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Higher European carbon prices are here to stay, according to a poll of 11 analysts, none of whom predicted that EUAs would average below €6 for the foreseeable future.
The Canadian government has the constitutional authority to impose its carbon pricing plan on provinces and territories, a legal expert commissioned by Manitoba has found, adding that the Supreme Court would likely dismiss any legal challenge.
EU member state envoys on Wednesday agreed a united line on a measure to protect the bloc’s ETS from an uncoordinated UK exit, passing the one-line amendment with wide support and only minor changes, a well-placed EU source said.
EU carbon prices ended near flat on Wednesday after climbing to a fresh one-month high, consolidating the previous session’s 6% rise ahead of EU lawmaker talks that could bring to an end a two-year negotiation on ETS reform.
The Beijing government will set up a pilot market in carbon allowance futures as part of the Chinese capital’s push to green its financial system.
Japan this week for the first time issued carbon offsets to two projects registered under its Joint Crediting Mechanism (JCM) deal with Vietnam.
China’s northern city of Shenyang plans to set up its own emissions trading scheme that could in time be linked to the national market, regulators said this week.
The UK and Canada will promote a global alliance to encourage other nations to follow their lead in transitioning away from unabated coal-fired power to cleaner alternatives, their respective climate ministers said Wednesday, but they declined to say whether additional funding would be provided for the sector.
California’s Air Resources Board issued 1.18 million offset credits this week, with almost a million going towards a new forestry project.
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BITE-SIZED UPDATES FROM AROUND THE WORLD
Coal coalition – Germany’s environment ministry fears high emissions from coal-fired power plants and transport will make the country miss its domestic 2020 climate targets by a wider margin than previously anticipated. The ministry’s warning adds further pressure to make fast progress on climate-related issues in next-week’s launch of talks aimed at forming a new government following September’s general elections. Aspiring coalition partners CDU and the Green Party agree that the country will have to phase out coal-fired power production, but the parties’ energy representatives argued over its speed and shape at an event in Berlin. The Greens say a German coal exit is inevitable to reach Germany’s 2020 climate targets, whereas the ruling CDU wonders whether these emissions reduction targets can be met at all. (Clean Energy Wire)
BNP snubs – French bank BNP Paribas said it will stop financing shale and tar sands projects, as well as oil and gas production or exploration projects in the Arctic. The bank has previously committed to spending billions of euros on renewable energy financing and energy efficiency, and has ceased support for coal mines and coal-fired power plants. (Reuters)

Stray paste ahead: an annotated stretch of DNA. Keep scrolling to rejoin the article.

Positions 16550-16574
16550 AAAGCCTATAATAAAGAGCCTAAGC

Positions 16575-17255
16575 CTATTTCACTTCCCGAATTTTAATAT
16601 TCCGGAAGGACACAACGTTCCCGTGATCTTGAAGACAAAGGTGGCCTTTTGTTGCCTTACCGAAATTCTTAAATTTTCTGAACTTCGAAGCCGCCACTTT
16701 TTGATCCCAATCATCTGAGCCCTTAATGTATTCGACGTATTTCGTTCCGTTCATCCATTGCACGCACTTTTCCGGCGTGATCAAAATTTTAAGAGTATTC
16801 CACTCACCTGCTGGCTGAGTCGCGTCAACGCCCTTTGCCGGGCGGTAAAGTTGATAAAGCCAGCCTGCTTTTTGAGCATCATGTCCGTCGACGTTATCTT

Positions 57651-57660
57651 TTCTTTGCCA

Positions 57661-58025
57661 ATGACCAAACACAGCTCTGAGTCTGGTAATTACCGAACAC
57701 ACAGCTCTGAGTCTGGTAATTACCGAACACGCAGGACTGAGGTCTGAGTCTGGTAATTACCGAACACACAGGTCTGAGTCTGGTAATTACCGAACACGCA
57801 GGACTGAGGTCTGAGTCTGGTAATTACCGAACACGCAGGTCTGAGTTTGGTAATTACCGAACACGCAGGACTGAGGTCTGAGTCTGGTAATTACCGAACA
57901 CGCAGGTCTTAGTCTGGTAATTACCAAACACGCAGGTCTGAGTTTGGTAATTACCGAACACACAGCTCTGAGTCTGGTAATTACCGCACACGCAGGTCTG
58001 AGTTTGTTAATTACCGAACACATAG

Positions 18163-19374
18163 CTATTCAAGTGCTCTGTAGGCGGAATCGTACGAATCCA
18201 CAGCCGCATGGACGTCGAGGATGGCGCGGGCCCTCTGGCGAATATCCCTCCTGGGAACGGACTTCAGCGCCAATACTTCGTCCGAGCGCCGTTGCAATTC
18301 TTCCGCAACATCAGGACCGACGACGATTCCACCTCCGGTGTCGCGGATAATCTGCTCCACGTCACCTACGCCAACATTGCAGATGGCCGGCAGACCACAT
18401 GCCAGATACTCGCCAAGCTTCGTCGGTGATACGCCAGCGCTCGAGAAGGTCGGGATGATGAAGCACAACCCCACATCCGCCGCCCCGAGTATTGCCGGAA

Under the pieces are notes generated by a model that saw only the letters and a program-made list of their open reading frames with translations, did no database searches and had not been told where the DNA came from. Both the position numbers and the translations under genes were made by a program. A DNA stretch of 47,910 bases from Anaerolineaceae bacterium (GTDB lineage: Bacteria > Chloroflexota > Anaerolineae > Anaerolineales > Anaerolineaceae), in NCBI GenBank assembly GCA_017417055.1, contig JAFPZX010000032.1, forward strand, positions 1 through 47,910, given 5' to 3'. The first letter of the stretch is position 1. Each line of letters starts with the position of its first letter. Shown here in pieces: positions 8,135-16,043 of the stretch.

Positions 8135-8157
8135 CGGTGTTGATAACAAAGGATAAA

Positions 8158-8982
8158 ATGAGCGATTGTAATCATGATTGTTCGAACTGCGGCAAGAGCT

Mo’ money – The British government confirmed on Wednesday up to £557 million of funding for the next clean electricity auctions for less-established renewables. The next so-called contracts-for-difference (CfD) auction will take place in spring 2019, the government said in a statement but has not yet confirmed how much will be available for that auction. (Reuters)
Coal wars – Former New York mayor Michael Bloomberg’s charity gave $64 million to the Beyond Coal campaign that aims to slash the number of US coal-fired plants by two thirds by 2020. Bloomberg Philanthropies added to the $46 million it has donated since 2011, a day after President Donald Trump’s environmental regulator announced a move to scrap former President Obama’s Clean Power Plan. The Trump administration called the move an end to the “war on coal”. Since 2011 nearly half of the country’s coal-fired power plants, or nearly 260 plants, have been closed. (Reuters)
Sterilising Nemo – Climate change is making clownfish infertile, the Daily Mail reports, as warming seas degrade the coral reefs that they live in and stress the fish, thereby lowering the creatures’ sex drive. This has reduced the numbers of their offspring by three quarters, according to a new study in Nature Communications. “While no effects on adult anemone survival were observed, the effects of bleaching on reproduction and population demography were likely even greater than demonstrated here”, said Professor Suzanne Mills, of EPHE PSL Research University, Moorea. The study, which was done off the coast of Moorea Island in French Polynesia, is is one of the first to attribute hormonal stress responses to climate change in the wild. (Carbon Brief)
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